LEED-H Silver Kelly Woodford Retreat Near Mt. Hood, Oregon


As one of the first residential LEED homes on the west coast, the Kelly Woodford home is blazing a trail for the future of residential construction.  In addition to its USGBC certification, the home is "net zero energy use" and Energy Star certified.  The 2,000 square-foot, three-bedroom/two-bath retreat has a great view of Mt. Hood and some pretty impressive green features.  Tom Kelly and Barbara Woodford built the home as a family getaway (with the Neil Kelly Company as general contractor), but they’ve also made the home available half the year to Neil Kelly employees to enjoy. 

It’s important to note that some green features work better in one location than another.  Localization is key, not only for the carbon impact, but for what works due to the local weather and climate (i.e., Californians may build sans AC, but that won’t fly in Texas).  This home has an amazing slew of green features, so I’m just going to throw them out:  net-metering photovoltaic panels; south-facing windows + passive solar design to reduce heating/cooling requirements; natural ventilation and proper solar orientation; solar-powered hydronic radiant floor; foot thick SIPs (structural insulated panels) for the roof to insulate against the winter chill; Energy Star-rated appliances; 16 SEER heat pump; CFL lighting throughout the house; two Sterling energy recovery ventilators to keep the air fresh; clean air filtration system; internal finishes from American Clay Plaster, Rhodda Paint’s Green Seal Horizontal line, and Yolo Colorhouse paints; FSC-certified lumber products; concrete with a high percentage of fly ash; 20-30% recycled steel roof with a shingle appearance; wheatboard and reclaimed lumber bath + kitchen cabinets; and recycled counter tops.  That’s just a few green features.  From beginning to end, it’s clear the entire process elevated sustainability to #1.   

Kelly remarked about the home, "When our family, friends and employees enjoy their time here, we want them to know they are living with nature, not in competition with it."  Kelly’s serious, too. He drives a bio-diesel fueled car and thinks residential building is going the direction of green.  Don’t you agree?!

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  • http://www.christopherhaase.com/blog Christopher Haase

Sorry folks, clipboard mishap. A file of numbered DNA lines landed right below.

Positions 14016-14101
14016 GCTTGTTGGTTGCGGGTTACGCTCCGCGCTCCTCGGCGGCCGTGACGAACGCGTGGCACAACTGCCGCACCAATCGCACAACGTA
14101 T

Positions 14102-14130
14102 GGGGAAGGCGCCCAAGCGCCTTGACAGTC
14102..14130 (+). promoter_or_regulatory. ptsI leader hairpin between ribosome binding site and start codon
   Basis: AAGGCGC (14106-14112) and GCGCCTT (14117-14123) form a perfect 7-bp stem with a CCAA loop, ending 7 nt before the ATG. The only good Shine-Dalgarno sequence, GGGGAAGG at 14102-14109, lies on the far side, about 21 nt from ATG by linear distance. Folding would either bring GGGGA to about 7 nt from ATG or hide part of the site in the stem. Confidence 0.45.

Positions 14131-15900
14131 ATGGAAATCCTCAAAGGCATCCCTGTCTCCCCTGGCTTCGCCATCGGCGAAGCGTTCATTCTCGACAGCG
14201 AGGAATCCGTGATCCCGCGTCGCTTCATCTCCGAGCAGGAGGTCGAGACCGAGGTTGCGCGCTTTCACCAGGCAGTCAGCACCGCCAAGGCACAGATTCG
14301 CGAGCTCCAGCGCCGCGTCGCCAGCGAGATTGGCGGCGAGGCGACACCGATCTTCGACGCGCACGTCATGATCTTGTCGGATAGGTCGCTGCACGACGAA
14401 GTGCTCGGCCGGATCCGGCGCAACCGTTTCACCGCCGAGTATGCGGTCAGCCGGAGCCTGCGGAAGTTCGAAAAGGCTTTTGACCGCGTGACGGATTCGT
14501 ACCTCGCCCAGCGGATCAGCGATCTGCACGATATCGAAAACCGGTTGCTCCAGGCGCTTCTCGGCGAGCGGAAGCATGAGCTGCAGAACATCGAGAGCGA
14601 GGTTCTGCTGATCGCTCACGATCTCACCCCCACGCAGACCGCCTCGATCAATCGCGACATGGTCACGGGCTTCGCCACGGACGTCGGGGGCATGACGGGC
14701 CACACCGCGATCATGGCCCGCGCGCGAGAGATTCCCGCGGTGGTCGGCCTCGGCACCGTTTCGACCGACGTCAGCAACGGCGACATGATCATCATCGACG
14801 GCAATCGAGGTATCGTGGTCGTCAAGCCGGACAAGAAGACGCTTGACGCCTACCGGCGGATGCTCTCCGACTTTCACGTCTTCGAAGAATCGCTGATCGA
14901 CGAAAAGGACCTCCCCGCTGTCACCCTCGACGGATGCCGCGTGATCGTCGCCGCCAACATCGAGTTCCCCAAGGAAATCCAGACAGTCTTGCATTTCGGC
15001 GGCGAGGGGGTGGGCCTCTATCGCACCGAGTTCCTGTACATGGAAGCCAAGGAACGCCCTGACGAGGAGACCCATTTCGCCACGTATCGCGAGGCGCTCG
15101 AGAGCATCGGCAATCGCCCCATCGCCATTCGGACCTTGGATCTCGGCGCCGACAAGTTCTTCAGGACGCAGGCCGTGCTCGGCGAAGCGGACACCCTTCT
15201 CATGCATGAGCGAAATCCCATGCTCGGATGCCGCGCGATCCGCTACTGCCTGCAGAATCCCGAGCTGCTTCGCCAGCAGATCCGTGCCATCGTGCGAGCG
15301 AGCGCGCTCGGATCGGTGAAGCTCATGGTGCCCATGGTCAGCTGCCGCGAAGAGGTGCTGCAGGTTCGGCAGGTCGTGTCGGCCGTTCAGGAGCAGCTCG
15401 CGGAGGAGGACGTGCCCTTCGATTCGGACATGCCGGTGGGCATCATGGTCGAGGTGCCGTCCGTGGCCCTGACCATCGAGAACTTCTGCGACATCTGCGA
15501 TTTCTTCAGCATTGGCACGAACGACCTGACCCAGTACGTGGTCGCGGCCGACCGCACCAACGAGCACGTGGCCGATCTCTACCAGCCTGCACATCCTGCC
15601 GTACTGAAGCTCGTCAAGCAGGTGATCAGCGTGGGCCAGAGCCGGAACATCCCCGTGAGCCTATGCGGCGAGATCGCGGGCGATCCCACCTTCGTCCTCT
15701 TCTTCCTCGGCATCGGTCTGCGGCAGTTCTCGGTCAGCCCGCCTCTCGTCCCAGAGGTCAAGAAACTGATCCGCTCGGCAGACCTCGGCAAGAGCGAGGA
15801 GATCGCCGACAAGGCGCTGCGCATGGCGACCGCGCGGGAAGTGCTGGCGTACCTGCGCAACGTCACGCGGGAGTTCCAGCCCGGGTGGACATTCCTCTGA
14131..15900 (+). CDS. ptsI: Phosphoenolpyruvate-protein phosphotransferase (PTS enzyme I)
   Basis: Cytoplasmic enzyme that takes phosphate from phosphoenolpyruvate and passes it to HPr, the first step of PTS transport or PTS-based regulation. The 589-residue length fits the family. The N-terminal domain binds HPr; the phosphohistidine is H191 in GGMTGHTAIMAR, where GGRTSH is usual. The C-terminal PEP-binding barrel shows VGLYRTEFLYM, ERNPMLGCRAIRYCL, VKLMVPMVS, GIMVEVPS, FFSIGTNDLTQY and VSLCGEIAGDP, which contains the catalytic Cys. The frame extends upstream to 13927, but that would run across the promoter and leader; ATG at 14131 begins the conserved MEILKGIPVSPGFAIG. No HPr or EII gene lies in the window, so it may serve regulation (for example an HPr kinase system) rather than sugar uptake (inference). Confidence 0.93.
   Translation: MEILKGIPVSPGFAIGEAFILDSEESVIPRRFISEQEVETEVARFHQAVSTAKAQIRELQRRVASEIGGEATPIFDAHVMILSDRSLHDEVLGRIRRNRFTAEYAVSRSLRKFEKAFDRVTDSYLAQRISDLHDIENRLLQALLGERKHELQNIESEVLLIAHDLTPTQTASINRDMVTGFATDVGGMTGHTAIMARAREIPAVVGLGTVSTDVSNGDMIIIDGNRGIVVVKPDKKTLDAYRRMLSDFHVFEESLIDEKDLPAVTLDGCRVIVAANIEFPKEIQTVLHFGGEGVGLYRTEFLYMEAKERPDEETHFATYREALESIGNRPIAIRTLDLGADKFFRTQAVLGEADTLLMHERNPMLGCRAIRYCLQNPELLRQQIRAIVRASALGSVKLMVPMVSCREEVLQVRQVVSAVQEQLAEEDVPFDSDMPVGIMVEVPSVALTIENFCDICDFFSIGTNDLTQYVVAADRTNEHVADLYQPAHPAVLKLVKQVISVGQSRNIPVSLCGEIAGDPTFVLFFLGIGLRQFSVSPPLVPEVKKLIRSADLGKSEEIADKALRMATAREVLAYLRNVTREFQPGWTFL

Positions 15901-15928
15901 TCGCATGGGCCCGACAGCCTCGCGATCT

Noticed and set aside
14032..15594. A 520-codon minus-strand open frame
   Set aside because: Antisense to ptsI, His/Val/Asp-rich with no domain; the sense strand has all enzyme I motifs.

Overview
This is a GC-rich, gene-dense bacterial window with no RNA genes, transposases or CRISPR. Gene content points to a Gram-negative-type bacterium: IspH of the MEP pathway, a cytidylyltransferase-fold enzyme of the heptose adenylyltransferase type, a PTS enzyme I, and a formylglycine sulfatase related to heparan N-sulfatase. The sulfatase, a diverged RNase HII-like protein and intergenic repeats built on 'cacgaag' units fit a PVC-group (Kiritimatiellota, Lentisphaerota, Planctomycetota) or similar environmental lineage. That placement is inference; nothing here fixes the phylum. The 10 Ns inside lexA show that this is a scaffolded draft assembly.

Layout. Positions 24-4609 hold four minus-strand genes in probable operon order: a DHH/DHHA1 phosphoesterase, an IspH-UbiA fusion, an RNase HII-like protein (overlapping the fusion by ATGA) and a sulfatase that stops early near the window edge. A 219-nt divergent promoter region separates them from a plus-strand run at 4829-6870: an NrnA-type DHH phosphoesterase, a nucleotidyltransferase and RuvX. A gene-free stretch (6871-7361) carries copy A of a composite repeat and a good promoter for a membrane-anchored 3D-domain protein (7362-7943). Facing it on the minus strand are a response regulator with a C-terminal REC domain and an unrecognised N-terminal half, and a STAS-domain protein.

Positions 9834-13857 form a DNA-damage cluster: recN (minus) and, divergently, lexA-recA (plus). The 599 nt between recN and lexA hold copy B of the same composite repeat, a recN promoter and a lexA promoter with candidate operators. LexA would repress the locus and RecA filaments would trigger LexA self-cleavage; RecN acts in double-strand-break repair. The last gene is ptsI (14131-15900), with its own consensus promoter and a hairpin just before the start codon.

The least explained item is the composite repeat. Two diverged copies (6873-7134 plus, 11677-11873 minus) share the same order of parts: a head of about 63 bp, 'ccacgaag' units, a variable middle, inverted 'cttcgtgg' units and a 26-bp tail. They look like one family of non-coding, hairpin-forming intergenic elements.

I hardly think “2,000” sqft is “green” model… However, a lot of LEED homes that are sooo far off from “center” most “modern” families would shy away from the “better” choice.

    This home does make a healthy transition from extreme waste home to a marketable and REAL option for a more sustainable lifestyle.

    But, hardly “thinking small”

    For our future… Americans & builders need to find their hearts somewhere in the middle.


  • http://www.jetsongreen.com Preston

    Hey Chris, thanks for dropping by. You have a good point on the size of a home. In the entire spectrum of consideration when building green, size needs to be a major component of thinking…that said, 2,000 square feet is not that big when thinking about how large Americans live. Is it right? That depends. Who is living in it? A family of 2? 6? 10? 14?

  • http://www.jetsongreen.com Preston

    New post about this house on Green Options by Philip Proefrock:


  • http://www.green-talk.com Anna Hackman

    Hi Preston-

    I love this article. I have spoken to Tom Kelly before about his kitchen company and this is one passionate man. I am glad you posted it.

    I know that people may not think it is green because of its size but I believe anyone who builds green is showing the world it can be done not matter where or the size. You have to start somewhere and every step is a good step. The world learns by example.

    Also, congrads on your site being named top 10 in Lighter Footsteps. You are doing this all by yourself without a slew of writers to help you and I think this is very commendable!! Keep up the good work. anna hackman,www.green-talk.com

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